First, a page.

I don’t mind it. I’ve become more aware of it when we’re doing this [press] stuff, and question time comes. I don’t necessarily look at it that way, outside of these times where it’s brought to my attention. I’ve always said, and I continue to say, that to me, it’s quite flattering. Obviously, something’s working there for the time being. It’s been a long and storied career, and if there are points in that career when I have been looked at as this type of guy, or that type of guy…I think what makes me happier is to be in things that are effective, and that people watch, and people dig—that they seem to connect with certain characters, or the films themselves. That to me is the real delight. That’s a much bigger and more important component of it. It’s sort of like looking a gift horse in the mouth, really—worrying about whether I’m playing too many villains, you know what I mean? For me, and my life, it just feels like looking a gift horse in the mouth. I take it as a compliment, and I do like it.
Anders isn’t exactly a villain, but he’s also far from a hero.
No, he’s an antihero, for sure. And he’s not, I think, one with a strong visceral kind of drive, in a way that a classic antihero might have. He’s an unleasher of chaos through his own fantasies and stubbornness about trying to map out his life according to earlier economic—and economics-of-the-heart—projections. It’s kind of like a guy who’s in 2006, deciding that the market’s never going to crash, and there it goes. He’s sort of like that somehow, in the idea he has of what his life’s going to be like. I think this is someone who doesn’t see, or has lost, the value of the relationships that he’s built up.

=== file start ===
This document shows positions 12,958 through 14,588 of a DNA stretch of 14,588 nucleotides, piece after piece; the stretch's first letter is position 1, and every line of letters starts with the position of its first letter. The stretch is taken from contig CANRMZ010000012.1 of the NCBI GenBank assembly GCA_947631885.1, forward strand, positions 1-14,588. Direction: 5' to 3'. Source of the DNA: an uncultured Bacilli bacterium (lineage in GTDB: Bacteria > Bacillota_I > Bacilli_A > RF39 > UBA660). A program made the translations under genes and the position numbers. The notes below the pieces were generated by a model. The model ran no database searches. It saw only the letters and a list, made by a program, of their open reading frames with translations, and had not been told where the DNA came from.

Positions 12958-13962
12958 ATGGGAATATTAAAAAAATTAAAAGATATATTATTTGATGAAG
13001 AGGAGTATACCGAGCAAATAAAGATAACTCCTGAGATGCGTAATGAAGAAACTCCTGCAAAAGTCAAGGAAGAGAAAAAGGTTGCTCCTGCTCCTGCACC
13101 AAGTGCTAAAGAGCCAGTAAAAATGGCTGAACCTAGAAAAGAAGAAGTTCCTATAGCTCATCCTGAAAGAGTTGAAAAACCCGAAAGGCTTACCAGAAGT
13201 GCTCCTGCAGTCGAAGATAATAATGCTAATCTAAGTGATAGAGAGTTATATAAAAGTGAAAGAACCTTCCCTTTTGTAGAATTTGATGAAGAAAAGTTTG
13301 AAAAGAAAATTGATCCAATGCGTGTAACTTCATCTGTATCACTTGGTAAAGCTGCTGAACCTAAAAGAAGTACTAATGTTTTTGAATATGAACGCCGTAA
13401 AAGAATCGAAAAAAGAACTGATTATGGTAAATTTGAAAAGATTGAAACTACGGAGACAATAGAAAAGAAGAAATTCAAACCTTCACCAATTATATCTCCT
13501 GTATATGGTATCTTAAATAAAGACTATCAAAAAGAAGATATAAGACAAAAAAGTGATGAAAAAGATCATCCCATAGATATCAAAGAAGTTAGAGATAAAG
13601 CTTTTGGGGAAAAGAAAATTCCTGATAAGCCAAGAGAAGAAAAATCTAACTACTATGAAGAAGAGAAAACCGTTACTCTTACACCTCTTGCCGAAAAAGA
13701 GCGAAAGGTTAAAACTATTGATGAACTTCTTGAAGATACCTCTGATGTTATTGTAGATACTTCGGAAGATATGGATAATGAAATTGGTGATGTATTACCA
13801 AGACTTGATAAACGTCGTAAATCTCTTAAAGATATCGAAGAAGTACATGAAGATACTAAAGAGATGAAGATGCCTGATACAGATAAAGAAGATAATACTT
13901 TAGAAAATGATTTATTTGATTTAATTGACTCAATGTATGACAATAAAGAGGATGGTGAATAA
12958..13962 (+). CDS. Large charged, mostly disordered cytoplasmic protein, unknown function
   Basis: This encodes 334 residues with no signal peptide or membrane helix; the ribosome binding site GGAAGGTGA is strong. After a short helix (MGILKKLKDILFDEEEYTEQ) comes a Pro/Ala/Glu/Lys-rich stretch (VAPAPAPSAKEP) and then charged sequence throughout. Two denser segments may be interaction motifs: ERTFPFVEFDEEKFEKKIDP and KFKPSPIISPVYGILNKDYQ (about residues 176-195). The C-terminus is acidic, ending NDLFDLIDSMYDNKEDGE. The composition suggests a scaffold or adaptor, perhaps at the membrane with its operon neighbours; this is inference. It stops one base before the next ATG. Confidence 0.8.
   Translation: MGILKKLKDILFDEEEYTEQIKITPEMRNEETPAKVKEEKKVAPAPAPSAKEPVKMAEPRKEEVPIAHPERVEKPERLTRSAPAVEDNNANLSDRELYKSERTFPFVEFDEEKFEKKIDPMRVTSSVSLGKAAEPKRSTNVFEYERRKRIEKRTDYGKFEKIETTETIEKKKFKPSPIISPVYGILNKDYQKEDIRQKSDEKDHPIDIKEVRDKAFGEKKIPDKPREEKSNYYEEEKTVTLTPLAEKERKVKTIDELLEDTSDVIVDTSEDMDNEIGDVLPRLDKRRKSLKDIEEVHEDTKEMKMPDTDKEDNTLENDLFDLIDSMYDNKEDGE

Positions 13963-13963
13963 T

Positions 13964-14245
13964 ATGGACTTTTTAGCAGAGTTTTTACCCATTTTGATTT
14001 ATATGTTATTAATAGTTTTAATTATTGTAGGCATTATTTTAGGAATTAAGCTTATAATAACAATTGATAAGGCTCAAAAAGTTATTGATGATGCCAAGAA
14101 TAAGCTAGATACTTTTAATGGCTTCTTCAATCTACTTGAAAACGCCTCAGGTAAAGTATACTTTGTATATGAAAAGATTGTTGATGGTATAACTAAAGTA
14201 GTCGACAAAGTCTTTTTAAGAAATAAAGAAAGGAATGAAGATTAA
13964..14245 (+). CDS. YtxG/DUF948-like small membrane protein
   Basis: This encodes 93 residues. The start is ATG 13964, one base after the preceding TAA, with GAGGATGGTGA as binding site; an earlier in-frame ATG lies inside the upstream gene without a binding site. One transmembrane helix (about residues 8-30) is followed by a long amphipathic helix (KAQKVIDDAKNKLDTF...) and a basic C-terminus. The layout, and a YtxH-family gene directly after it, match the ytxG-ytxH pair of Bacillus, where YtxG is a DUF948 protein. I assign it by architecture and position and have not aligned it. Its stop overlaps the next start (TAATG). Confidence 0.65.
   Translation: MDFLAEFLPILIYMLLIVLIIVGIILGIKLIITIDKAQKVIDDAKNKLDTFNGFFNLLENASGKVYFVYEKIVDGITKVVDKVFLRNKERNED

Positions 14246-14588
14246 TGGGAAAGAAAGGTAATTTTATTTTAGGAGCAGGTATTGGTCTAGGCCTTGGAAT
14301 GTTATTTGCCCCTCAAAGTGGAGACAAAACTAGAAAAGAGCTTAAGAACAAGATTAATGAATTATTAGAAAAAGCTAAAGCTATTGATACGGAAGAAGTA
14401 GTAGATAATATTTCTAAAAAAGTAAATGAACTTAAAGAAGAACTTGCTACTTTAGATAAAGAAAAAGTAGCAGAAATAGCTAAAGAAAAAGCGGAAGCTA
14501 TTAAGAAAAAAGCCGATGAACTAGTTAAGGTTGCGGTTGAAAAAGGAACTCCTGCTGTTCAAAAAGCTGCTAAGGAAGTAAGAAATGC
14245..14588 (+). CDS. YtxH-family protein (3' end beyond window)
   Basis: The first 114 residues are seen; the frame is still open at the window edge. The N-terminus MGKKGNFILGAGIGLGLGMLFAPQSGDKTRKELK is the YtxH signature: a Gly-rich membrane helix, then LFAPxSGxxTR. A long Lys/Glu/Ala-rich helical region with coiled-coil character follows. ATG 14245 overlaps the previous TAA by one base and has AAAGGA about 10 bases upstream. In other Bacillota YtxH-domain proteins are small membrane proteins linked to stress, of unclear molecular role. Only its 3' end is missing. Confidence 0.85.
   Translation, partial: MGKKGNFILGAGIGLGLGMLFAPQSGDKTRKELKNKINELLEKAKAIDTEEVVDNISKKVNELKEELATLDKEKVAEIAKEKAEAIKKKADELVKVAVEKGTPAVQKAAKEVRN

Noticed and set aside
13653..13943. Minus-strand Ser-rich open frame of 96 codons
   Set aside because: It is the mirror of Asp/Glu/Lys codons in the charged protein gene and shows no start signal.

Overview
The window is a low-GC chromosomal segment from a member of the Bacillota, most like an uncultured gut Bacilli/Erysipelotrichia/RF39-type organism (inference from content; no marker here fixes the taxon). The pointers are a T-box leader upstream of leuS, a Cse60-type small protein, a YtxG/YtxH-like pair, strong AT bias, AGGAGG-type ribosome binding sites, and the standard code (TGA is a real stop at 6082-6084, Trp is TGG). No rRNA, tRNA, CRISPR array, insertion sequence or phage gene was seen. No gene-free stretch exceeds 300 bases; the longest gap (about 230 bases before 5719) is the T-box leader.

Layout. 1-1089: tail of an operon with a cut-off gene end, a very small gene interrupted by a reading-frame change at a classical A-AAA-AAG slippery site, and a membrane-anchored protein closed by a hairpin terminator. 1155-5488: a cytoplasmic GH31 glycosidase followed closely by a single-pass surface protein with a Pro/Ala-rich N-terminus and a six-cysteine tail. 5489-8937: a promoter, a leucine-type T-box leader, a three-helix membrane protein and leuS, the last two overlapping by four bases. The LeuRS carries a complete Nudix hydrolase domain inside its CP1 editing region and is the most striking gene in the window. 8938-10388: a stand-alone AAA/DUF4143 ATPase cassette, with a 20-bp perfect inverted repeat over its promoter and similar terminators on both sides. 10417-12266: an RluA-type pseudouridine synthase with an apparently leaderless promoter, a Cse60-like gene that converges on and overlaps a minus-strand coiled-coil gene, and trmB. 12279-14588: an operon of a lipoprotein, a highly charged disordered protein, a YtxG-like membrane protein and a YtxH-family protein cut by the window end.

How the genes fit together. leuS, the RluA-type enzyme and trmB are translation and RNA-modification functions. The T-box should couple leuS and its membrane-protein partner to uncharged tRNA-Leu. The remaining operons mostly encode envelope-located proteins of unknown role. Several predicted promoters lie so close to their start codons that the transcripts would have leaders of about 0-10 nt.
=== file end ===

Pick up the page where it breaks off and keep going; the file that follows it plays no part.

How did you prepare to play Anders, who unlike some of your grander characters, is ultimately an unassuming average guy who keeps getting in his own way, to everyone’s detriment.
I think most of prep is involving yourself with the people that you’re going to be working with. An awful lot of it is done not by the actors, or by me; an awful lot of it is in the differences in the story, the differences in the costumes, the way it’s shot, etc. So in a funny sort of way, the main part of what you do is kind of bend into the ship that you’re sailing on, to go with the notion of the crew analogy. It’s really just that. It’s about working on the boat that you can’t be sailing. You quite naturally find yourself a bit more interested, or a bit more drawn to, the thing which you’re going to embark on. It just seems to kind of happen that way a lot. There are certain technical things which you’ve got to address—that’s got more to do with accents and whatnot. But outside of that, you just want to bend towards something.